Governors in Japan demand strengthened medical system as COVID-19 easing raises concerns
Prefectural governors on Saturday called on the new central government to strengthen the health system, amid concerns that the easing of restrictions linked to COVID-19 could cause a new resurgence of infections.
The National Governors Association wants enough hospital beds, tests and treatment for the coronavirus to be secured in a draft government proposal to be established by the next alleged prime minister, Fumio Kishida.
“Securing a medical system that can save people’s lives should be the foundation of an exit strategy,” the governors said in the draft proposal discussed at their online meeting on Saturday.
The latest proposal comes as the COVID-19 state of emergency was lifted in Tokyo and 18 other prefectures, and a near-state of emergency ended on Friday in eight additional areas. It was the first time since April that the whole country was exempt from such a designation to fight infections.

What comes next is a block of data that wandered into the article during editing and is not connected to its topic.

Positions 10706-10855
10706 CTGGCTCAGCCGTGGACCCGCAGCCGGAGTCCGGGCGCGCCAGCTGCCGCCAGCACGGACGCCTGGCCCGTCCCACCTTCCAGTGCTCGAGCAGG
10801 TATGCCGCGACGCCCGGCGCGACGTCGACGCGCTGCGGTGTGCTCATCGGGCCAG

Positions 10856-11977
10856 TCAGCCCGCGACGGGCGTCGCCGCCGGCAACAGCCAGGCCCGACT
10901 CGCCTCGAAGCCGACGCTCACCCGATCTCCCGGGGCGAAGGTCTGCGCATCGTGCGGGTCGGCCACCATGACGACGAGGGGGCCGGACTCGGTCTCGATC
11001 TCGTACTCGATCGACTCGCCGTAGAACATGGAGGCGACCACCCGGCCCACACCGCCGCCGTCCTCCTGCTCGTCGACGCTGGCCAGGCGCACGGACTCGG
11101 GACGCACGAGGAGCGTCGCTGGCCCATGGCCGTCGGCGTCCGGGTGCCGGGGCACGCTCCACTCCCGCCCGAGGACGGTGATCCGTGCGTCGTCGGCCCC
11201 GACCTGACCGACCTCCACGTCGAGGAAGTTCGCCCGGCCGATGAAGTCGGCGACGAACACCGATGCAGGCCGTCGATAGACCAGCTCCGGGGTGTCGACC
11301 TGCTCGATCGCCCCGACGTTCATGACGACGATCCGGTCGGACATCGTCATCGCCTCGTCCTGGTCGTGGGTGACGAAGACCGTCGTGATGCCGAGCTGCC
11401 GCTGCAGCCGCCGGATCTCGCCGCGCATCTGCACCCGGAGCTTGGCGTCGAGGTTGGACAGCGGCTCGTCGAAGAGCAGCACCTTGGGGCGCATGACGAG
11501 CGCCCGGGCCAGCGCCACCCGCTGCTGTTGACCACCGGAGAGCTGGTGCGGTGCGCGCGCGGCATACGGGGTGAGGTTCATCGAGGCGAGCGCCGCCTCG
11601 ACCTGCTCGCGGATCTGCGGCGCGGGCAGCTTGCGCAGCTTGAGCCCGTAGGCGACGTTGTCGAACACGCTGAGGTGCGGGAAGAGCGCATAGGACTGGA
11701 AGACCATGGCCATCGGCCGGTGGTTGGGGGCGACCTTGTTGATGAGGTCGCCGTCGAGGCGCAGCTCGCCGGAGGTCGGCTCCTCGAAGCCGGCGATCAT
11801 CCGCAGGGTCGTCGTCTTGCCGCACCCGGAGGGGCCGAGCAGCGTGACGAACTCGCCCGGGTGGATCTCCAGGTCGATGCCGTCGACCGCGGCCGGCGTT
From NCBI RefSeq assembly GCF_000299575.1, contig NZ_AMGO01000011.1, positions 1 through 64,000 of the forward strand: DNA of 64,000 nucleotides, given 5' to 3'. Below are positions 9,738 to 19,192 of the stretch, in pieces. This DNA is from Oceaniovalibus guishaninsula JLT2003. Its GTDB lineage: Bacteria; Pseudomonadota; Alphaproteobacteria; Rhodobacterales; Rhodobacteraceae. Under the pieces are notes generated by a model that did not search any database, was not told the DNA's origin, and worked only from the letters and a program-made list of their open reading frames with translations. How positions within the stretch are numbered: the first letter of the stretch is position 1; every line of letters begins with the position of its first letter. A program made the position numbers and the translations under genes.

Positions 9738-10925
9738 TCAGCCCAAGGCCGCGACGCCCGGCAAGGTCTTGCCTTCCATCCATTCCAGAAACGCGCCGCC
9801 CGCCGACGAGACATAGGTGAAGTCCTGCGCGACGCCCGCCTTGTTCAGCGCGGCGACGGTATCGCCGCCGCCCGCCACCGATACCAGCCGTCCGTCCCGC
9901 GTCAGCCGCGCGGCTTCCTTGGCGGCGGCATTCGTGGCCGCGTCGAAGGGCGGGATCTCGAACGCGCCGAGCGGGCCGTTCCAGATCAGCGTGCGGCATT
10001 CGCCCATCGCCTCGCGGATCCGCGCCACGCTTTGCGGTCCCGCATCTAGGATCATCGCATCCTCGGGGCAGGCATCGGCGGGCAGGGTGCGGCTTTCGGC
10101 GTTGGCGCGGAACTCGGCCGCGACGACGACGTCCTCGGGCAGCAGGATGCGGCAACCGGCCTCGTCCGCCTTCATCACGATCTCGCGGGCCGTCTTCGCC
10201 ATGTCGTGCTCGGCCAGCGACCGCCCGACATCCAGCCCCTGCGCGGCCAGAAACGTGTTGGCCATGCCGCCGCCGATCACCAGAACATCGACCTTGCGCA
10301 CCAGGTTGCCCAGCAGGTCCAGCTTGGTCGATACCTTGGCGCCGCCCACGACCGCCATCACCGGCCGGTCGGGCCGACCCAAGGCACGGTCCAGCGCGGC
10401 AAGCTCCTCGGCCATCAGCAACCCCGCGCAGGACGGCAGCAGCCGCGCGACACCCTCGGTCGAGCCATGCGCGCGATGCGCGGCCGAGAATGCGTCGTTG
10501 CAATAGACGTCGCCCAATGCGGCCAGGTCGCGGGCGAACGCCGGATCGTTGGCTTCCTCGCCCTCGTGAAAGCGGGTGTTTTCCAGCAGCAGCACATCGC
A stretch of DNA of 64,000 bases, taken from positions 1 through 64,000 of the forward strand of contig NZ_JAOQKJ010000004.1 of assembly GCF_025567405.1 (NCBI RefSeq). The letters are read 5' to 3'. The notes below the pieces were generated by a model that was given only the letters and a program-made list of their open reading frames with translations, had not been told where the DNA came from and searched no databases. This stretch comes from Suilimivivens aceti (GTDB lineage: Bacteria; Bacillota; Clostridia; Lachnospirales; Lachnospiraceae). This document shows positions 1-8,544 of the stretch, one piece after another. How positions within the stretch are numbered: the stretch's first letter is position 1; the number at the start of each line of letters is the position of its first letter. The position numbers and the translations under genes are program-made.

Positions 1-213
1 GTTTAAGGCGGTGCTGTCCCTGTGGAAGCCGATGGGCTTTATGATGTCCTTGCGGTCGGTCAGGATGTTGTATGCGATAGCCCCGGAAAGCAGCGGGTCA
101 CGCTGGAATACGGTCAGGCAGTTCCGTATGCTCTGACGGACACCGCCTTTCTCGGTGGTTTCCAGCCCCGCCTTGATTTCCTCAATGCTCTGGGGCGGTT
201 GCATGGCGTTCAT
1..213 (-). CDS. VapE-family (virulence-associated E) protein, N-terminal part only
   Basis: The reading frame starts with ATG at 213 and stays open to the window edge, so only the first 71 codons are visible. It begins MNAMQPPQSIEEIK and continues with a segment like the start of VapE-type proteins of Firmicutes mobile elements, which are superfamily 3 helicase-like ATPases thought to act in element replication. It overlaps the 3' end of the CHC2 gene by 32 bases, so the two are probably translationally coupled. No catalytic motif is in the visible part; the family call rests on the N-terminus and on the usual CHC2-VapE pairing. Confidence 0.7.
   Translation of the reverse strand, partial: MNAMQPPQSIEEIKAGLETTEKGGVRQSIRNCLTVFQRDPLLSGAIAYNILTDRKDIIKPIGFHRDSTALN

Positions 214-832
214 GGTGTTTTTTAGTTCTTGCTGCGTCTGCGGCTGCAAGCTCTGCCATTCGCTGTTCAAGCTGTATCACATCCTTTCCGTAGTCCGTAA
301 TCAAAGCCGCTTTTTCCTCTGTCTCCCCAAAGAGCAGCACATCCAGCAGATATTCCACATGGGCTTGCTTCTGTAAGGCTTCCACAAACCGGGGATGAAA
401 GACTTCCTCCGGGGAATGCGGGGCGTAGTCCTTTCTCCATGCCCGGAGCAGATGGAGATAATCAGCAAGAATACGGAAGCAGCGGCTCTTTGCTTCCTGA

Attendance caps at large-scale events such as concerts and sporting games have been relaxed and restrictions on restaurant owners such as shortened hours and the alcohol ban will be eased in stages.
The health ministry, meanwhile, is examining the state of the country’s health system for a possible sixth wave of coronavirus infections.
The governors said in the draft proposal to be submitted to the central government that Japan is sure to experience a sixth wave soon.
They also asked for government tax support to support their local economies.
“Our regional economies are falling into a critical situation,” the governors said.
Kishida, who is due to be elected prime minister at a special Diet session on Monday, said he would compile “tens of billions of yen” for a stimulus package by the end of the year.
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